by Jeremy Porteus, Managing Director of the Housing Learning and Improvement Network
The tenth anniversary of the publication of Putting People First slipped by as the festive season got underway last month. It was a ‘landmark’ moment that could secure independent living for all adults. It was also supposed to usher in a care system that offered people personal choice and control, alongside active participation in community life.
I had the privilege of working in the Putting People First team at the time and, since then, the Housing LIN has been championing the role housing can play in helping to deliver those aspirations.
Over the last decade, we’ve seen many targets set for the building of new homes. However, we don’t just need to physically build more homes, we need to build the social capital that underpins the communities in which those new homes will sit.
Indeed, whether we’re building starter homes, family homes, specialist or supported housing, we need to ensure that the social architecture is in place to support those who will live in that housing. This means building neighbourhoods that promote and support wellbeing and healthy living for people of all ages. It is, after all, also ten years since the publication of another document we could still learn from; Lifetime Homes, Lifetime Neighbourhoods – a ground-breaking housing strategy for an ageing population.
Specialist housing can be about more than supporting the most vulnerable. It can promote links between the generations and provide educational and employment opportunities for a community’s young people.
But we also need to be clear about the types of housing that we’re talking about. Innovative and collaborative organisations or groups of friends have in recent years pioneered a range of new citizen-led housing models including:
- ‘Care ready’ housing
- Community-led housing
- Land trusts
- Intergenerational housing and
They have much in common and all are vehicles for giving people greater choice and voicing the opportunity to manage their own care and support. However, by their very nature, these projects are largely micro-commissioned and small-scale. In my view, these need to come in from the margins and be mainstreamed so that they can become an essential component in providing different solutions to fix our broken housing and care markets.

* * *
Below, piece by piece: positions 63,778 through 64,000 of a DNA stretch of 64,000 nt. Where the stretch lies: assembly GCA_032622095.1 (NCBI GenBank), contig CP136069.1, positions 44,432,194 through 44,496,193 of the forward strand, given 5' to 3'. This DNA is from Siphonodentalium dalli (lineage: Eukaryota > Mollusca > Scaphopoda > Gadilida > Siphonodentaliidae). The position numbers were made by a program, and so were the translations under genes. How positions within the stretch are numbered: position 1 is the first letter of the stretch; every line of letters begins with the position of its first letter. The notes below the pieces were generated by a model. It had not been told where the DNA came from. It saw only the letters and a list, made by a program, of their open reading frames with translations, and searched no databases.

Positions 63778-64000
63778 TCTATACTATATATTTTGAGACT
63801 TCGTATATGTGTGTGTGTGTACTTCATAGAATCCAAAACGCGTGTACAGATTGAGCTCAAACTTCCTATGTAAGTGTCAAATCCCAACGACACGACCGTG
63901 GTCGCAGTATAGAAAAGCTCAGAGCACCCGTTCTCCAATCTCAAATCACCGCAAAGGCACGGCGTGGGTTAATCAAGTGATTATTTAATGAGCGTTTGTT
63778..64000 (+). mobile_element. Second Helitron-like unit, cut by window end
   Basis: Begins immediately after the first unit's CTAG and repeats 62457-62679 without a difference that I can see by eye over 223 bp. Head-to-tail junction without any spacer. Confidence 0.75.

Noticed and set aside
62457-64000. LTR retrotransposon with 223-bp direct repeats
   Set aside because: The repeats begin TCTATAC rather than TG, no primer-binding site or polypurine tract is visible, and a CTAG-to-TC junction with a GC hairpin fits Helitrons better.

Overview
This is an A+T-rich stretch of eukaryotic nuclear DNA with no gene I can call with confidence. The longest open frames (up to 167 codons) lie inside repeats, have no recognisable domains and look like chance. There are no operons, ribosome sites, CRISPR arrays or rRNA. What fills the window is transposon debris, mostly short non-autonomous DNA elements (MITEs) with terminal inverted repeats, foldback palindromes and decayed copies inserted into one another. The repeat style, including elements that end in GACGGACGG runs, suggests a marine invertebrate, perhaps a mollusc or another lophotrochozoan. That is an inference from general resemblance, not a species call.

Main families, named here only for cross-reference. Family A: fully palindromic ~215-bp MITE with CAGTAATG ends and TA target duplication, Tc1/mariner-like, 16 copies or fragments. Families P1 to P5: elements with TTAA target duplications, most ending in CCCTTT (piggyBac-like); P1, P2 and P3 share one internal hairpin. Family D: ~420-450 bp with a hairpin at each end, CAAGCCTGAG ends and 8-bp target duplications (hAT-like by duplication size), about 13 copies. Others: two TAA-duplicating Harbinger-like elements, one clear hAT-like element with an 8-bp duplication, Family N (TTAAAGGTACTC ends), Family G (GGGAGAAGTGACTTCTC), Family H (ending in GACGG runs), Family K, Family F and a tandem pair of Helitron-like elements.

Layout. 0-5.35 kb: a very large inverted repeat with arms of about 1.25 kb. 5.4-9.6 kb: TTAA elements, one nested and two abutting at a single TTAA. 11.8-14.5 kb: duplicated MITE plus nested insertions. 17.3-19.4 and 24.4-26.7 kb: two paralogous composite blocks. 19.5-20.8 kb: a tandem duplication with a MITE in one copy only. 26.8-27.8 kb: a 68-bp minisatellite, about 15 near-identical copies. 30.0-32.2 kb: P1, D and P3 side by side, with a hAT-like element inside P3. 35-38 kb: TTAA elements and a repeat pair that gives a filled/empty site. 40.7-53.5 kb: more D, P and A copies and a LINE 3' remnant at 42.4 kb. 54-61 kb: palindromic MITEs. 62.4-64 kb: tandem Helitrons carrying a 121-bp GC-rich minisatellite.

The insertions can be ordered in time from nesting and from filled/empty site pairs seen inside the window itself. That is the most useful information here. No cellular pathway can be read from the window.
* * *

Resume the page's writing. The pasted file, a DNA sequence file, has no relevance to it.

It’s sad to have to acknowledge that such repair work is still needed nearly four years after the Care Act came into force – complete with the duties it placed on local authorities to shape local markets and to cooperate with ‘relevant partners’. Ministers now have another opportunity in the coming months to foster the growth of community and cooperative specialist housing via the social care green paper and social housing green paper, both planned for this spring.
However, we are beyond the days when a passing reference in such documents to the role of housing in preventing demand for social and health care is sufficient. And, as some of the small-scale innovative schemes show, housing can be the foundation of a social care system that puts people first when meeting their needs and aspirations. Let’s hope that it isn’t another ten years before we see this become a reality.